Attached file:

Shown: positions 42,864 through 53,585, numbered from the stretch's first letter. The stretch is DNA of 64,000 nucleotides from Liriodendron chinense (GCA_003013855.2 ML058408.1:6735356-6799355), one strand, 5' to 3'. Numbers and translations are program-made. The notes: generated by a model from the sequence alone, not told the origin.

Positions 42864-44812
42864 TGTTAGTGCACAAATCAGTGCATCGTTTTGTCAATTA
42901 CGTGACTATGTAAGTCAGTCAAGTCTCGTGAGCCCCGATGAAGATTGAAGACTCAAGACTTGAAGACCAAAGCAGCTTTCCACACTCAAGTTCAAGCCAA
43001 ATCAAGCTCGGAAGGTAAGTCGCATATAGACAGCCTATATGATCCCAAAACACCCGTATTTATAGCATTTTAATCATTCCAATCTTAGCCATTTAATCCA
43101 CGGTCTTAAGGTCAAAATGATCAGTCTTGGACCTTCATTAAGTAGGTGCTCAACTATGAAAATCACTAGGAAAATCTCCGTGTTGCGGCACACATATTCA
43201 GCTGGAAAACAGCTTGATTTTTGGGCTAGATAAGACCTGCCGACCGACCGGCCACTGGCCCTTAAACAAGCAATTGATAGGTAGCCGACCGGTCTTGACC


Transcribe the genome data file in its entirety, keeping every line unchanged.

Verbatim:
Shown: positions 42,864 through 53,585, numbered from the stretch's first letter. The stretch is DNA of 64,000 nucleotides from Liriodendron chinense (GCA_003013855.2 ML058408.1:6735356-6799355), one strand, 5' to 3'. Numbers and translations are program-made. The notes: generated by a model from the sequence alone, not told the origin.

Positions 42864-44812
42864 TGTTAGTGCACAAATCAGTGCATCGTTTTGTCAATTA
42901 CGTGACTATGTAAGTCAGTCAAGTCTCGTGAGCCCCGATGAAGATTGAAGACTCAAGACTTGAAGACCAAAGCAGCTTTCCACACTCAAGTTCAAGCCAA
43001 ATCAAGCTCGGAAGGTAAGTCGCATATAGACAGCCTATATGATCCCAAAACACCCGTATTTATAGCATTTTAATCATTCCAATCTTAGCCATTTAATCCA
43101 CGGTCTTAAGGTCAAAATGATCAGTCTTGGACCTTCATTAAGTAGGTGCTCAACTATGAAAATCACTAGGAAAATCTCCGTGTTGCGGCACACATATTCA
43201 GCTGGAAAACAGCTTGATTTTTGGGCTAGATAAGACCTGCCGACCGACCGGCCACTGGCCCTTAAACAAGCAATTGATAGGTAGCCGACCGGTCTTGACC